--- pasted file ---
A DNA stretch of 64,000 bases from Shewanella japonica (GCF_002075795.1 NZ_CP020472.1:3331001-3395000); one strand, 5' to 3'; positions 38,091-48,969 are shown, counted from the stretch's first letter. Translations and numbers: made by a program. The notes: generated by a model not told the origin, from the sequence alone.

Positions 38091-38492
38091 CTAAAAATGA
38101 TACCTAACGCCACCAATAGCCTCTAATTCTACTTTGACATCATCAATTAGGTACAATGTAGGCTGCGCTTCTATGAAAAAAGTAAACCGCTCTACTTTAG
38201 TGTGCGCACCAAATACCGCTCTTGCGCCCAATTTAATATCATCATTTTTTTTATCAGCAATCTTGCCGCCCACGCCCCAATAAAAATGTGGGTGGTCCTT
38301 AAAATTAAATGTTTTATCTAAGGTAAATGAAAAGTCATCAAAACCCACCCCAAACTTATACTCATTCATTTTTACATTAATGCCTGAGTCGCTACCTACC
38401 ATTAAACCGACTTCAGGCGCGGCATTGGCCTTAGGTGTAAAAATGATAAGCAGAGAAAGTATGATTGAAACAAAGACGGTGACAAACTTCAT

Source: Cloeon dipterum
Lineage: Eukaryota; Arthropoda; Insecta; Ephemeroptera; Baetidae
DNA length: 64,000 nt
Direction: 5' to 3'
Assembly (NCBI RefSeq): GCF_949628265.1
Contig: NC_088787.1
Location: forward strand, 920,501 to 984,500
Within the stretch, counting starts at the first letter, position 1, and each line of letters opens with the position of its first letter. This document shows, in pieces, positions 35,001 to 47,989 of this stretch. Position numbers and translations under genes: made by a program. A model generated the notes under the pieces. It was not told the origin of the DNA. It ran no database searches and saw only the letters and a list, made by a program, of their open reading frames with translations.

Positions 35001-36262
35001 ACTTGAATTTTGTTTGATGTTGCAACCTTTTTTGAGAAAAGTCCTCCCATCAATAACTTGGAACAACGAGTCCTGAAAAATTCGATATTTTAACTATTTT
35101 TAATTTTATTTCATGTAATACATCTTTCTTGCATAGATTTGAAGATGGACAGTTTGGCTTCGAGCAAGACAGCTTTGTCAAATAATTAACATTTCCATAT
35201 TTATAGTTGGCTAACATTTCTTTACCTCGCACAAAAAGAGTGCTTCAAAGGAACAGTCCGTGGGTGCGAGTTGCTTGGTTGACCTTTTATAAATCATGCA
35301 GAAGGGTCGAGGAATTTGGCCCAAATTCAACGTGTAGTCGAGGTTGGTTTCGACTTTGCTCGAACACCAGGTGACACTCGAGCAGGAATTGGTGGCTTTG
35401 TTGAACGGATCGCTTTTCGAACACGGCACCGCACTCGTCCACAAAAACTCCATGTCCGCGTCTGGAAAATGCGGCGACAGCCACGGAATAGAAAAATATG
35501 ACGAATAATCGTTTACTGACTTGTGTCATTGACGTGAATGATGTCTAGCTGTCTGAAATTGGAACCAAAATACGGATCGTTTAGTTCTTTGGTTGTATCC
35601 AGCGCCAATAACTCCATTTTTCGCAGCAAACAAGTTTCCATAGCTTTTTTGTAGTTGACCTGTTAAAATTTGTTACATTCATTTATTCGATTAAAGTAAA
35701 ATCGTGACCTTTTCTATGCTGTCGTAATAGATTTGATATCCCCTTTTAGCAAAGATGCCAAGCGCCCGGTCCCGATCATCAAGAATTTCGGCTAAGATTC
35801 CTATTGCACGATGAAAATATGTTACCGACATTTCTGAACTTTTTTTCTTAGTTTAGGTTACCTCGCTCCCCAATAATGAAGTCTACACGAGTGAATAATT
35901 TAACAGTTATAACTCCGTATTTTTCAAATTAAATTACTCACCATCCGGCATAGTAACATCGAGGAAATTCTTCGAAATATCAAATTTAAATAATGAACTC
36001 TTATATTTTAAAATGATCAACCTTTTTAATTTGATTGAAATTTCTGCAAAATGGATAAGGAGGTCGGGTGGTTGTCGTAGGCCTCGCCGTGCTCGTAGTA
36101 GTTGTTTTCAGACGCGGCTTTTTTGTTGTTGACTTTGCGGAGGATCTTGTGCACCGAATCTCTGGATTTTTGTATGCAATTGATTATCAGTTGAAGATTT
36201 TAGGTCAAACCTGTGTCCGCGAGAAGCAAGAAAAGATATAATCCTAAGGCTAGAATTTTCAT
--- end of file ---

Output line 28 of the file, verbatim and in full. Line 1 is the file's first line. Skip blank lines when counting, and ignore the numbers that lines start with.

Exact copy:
36101 GTTGTTTTCAGACGCGGCTTTTTTGTTGTTGACTTTGCGGAGGATCTTGTGCACCGAATCTCTGGATTTTTGTATGCAATTGATTATCAGTTGAAGATTT